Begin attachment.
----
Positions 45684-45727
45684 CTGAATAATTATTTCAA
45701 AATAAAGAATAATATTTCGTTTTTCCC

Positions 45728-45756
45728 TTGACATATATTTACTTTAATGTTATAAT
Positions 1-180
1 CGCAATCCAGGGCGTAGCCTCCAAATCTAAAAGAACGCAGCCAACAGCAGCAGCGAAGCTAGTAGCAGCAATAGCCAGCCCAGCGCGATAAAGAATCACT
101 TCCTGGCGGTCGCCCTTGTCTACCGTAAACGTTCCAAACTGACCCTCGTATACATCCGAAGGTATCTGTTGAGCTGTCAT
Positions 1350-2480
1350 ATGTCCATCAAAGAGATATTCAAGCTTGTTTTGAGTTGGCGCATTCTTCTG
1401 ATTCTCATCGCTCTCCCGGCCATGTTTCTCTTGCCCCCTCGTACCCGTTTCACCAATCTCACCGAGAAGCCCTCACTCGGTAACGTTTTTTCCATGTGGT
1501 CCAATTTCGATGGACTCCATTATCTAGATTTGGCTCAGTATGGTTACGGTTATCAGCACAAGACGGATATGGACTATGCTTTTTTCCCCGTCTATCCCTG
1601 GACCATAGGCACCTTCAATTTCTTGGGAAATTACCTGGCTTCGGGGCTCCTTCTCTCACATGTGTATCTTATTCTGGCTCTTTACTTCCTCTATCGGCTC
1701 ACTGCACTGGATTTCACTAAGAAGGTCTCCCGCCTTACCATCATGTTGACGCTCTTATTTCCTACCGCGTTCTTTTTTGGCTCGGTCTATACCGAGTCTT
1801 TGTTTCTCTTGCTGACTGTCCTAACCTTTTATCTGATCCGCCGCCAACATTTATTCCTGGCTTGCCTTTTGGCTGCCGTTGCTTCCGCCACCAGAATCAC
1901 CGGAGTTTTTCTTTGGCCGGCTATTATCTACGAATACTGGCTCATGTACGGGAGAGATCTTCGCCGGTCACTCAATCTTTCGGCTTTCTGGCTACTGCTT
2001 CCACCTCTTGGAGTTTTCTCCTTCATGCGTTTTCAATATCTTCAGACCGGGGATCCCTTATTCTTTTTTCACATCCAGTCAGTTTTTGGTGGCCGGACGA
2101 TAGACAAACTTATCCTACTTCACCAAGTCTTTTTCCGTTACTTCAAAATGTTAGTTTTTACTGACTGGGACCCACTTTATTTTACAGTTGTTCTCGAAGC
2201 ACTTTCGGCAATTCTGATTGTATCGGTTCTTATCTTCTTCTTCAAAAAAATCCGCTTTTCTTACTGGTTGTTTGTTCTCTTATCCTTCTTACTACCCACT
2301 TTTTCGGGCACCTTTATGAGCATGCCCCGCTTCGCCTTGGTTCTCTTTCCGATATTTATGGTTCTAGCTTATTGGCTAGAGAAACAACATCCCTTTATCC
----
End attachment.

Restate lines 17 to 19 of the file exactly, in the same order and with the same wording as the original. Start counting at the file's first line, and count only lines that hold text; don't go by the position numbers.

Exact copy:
2001 CCACCTCTTGGAGTTTTCTCCTTCATGCGTTTTCAATATCTTCAGACCGGGGATCCCTTATTCTTTTTTCACATCCAGTCAGTTTTTGGTGGCCGGACGA
2101 TAGACAAACTTATCCTACTTCACCAAGTCTTTTTCCGTTACTTCAAAATGTTAGTTTTTACTGACTGGGACCCACTTTATTTTACAGTTGTTCTCGAAGC
2201 ACTTTCGGCAATTCTGATTGTATCGGTTCTTATCTTCTTCTTCAAAAAAATCCGCTTTTCTTACTGGTTGTTTGTTCTCTTATCCTTCTTACTACCCACT